Through their music, never seen before archival material and intimate interviews we explore this incredible musical legacy and the complex, unspoken duality of central desert identity that goes with it. The bigger questions the Oilm poses are layered through the joyous journey of this remarkable group of women who take us through their world and navigate a new one with incredible humour, cheekiness, honesty and great care and trust in each other.


Director: Naina Sen

Born and brought up in New Delhi, India, Naina Sen is an award winning documentary filmmaker and video artist who's practice is strongly based on personal cross-cultural storytelling. Completing her Masters in Film and Cinema Studies in 2003, she has lived and worked in Australia ever since. For the last 12 years Naina has worked extensively with remote Aboriginal communities in North-East Arnhem Land and the Central Desert in the Northern Territory of Australia.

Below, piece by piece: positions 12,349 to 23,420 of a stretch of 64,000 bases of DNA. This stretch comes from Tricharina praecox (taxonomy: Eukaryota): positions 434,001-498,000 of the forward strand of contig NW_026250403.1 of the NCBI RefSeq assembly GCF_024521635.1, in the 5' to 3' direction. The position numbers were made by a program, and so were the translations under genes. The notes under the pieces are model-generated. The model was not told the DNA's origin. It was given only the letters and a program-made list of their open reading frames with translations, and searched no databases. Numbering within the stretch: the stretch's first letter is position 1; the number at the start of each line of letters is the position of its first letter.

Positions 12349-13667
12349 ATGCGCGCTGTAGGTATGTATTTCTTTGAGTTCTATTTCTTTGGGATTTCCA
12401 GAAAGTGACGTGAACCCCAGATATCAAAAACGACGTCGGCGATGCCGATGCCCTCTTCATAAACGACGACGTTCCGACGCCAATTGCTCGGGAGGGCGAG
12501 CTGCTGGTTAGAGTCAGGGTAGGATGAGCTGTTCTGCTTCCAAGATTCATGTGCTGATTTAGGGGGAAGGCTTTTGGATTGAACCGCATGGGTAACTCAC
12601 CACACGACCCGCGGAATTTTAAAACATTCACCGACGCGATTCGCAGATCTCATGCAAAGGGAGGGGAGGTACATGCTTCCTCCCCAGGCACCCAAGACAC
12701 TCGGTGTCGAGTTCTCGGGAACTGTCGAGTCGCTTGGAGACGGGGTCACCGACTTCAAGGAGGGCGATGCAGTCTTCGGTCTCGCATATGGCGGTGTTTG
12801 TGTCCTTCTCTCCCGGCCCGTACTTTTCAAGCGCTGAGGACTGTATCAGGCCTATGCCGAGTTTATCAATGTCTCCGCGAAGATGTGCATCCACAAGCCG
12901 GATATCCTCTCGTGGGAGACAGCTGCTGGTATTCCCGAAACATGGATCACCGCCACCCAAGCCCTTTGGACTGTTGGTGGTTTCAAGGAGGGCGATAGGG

From 2008- 2011, Naina created visual projections for renowned Indigenous musician Dr G Yunupingu, touring with him nationally and internationally and documenting his life.

In 2010 she directed Stories Through Song, a half hour documentary for PBS on Dr G Yunupingu and was also associate producer on his ABC Australian Story profile,You’re The Voice.

In 2013, Naina directed and produced eight short films for Bunjilaka Aboriginal Cultural Centre’s internationally award-winning First Peoples permanent exhibition at Melbourne Museum.

In 2015 Naina co-wrote and edited half hour film Bulunu Milkarri, about an endangered women’s songline from Elcho Island, North East Arnhem Land. The film premiered at the Sydney International Film Festival and won Best Language production at the ImagiNative Film festival in Toronto in 2015.